a** for thirteen episodes.
In doing that, a lot of times Iíll get a script and Iíll be
like, ďWait a second, is this really what you think of me?Ē
You donít have the safety net of having a different name,
youíre literally getting lines as Josh Gad and youíre like,
ďWow, these guys must really think I'm an ***hole.Ē And that
is always a terrifying thing because youíre not sure what
their perception is of you, or if theyíre just creating
these conceits from scratch just because this is whatís
going to service the show best.
David: Thatís funny. Okay, thank you so much. Itís been a
Josh: Thank you.
Moderator: Thank you. Weíll go next to Suzanne Lanoue with
the TV MegaSite. Go ahead, please.
Suzanne: Morning, Josh.
Josh: Good morning.
Suzanne: Itís great to speak with you. I really love the
show, itís so funny. I was wondering, you do a lot of
different things, do you think of yourself primarily as an
actor, a comedian, or singer? You wear a lot of different
Josh: I think of myself as a guy whoís looking for the next
challenge. I think of myself as a guy whoís constantly
trying to learn, and constantly trying toó like I said,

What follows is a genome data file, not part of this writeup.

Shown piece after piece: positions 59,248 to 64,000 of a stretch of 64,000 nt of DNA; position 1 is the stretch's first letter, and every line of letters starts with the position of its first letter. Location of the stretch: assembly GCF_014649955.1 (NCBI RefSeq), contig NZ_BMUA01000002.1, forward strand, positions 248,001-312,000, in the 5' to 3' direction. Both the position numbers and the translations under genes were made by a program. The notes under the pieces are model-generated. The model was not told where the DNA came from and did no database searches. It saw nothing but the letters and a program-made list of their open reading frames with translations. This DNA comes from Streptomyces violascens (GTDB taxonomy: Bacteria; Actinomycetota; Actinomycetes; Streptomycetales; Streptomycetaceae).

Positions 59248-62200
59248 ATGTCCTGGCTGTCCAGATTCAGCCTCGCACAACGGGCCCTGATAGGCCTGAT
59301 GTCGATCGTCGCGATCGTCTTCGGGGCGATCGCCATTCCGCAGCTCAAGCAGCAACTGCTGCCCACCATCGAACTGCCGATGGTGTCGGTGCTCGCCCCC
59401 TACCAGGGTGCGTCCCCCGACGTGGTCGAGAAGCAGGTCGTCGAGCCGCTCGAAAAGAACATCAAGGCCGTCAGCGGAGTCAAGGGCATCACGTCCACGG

challenge myself and prove to myself that thereís something
else that I can learn from, that I can conquer, that I can
In the case of making the distinction between comedy and
being a regular actor, so to speak, look, I cut my teeth
doing theatre. I went to Conservatory at Carnegie Mellon for
four years. I trained to be an actor first and foremost,
theatre will always be my first love. Itís the foundation
for what I do.
But having said that, I love making people laugh. Itís the
ultimate joy to be a part of something where you can hear an
audience, you can see what that is doing to an audience.
Thereís an actual visual and aural sensation that comes
along with that. Whereas if youíre doing a drama or
something like that, you donít get that same kind of
response. And that to me is always the joy of doing comedy,
and itís why I keep coming back to it.
Suzanne: And do you have plans to direct someday?